But he and fellow writer Jesse Armstrong turned down the offer to adapt the long-running Channel 4 sitcom into a play, because they couldn't figure out how to make it he work, he told music magazine NME.
Currently marking its 20th anniversary, the comedy documented the tragic lives of bank manager Mark Corrigan, played by David Mitchell, and his layabout flatmate and occasional musician Jeremy Usborne, played by Robert Webb.
Shot from a point-of-view perspective, the actors performed to camera, with the characters' internal thoughts added as narration. Bain and Armstrong knew that they wouldn't be able to replicate the format in a theatre.
"There was an offer to do a live Peep Show, a stage show, after the last series, which we did carefully consider because it was coming from some proper people," Bain told the NME. "But we just, we just couldn't get our heads around how it would be Peep Show on stage. And I think with that sort of thing, we'd want to be careful.
"You sort of can't [make that POV work on stage] and then it becomes something very different, and then it's like, 'What are we doing?' But yeah, that was our thought process at the time, I think."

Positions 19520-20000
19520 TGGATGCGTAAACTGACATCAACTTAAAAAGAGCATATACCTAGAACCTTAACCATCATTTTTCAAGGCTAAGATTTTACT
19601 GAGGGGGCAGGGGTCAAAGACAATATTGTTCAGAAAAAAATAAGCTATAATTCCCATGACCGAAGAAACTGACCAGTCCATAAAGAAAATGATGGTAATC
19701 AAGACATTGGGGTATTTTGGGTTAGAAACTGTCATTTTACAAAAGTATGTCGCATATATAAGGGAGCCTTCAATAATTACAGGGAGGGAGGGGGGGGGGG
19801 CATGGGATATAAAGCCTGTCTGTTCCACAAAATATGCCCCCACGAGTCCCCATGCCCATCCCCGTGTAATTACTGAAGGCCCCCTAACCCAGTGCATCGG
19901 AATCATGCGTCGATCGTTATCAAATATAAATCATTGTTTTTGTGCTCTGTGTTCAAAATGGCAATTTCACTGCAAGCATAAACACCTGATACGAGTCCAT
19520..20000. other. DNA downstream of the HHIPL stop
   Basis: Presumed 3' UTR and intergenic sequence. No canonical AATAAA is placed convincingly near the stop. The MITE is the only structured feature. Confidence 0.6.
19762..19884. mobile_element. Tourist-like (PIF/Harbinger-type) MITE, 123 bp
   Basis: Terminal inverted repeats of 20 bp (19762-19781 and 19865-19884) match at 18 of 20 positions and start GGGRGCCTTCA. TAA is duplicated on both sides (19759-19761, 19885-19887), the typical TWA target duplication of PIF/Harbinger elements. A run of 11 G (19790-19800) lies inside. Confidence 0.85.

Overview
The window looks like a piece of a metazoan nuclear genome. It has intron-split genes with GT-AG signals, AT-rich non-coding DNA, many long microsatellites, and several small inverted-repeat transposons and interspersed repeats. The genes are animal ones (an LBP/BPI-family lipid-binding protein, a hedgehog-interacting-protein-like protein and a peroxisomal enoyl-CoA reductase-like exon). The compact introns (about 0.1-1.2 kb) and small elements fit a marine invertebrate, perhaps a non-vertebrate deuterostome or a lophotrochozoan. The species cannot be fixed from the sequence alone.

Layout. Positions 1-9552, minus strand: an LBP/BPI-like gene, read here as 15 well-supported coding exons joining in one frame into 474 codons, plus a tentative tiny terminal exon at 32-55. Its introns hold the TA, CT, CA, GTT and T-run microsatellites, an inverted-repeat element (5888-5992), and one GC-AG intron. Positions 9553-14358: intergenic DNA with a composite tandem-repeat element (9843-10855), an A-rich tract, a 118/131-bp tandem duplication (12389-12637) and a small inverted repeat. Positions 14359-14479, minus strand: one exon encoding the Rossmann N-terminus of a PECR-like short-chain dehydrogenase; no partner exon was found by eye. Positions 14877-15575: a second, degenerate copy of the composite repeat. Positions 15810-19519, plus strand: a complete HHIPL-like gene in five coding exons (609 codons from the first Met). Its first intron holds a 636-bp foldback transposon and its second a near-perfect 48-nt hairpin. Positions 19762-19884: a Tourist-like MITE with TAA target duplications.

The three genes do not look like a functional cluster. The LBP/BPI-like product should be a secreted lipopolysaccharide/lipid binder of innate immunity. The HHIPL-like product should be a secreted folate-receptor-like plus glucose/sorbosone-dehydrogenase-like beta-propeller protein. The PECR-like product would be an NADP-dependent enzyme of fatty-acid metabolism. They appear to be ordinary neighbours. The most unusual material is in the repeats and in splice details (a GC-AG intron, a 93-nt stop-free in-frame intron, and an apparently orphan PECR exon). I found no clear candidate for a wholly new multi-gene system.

A fifth attempt at remaking Peep Show in the US is currently in development, with the FX channel having shot a gender-swapped pilot earlier this year, starring British actor Minnie Driver and Amandla Jahava (Rap Sh!t). The setting has also shifted from being predominantly set in Mark and Jez's flat to a tech business workplace.
The latest pilot was written and produced by Stefani Robinson, a writer and executive producer for What We Do In The Shadows and Atlanta, and was directed by Shadows' Yana Gorskaya.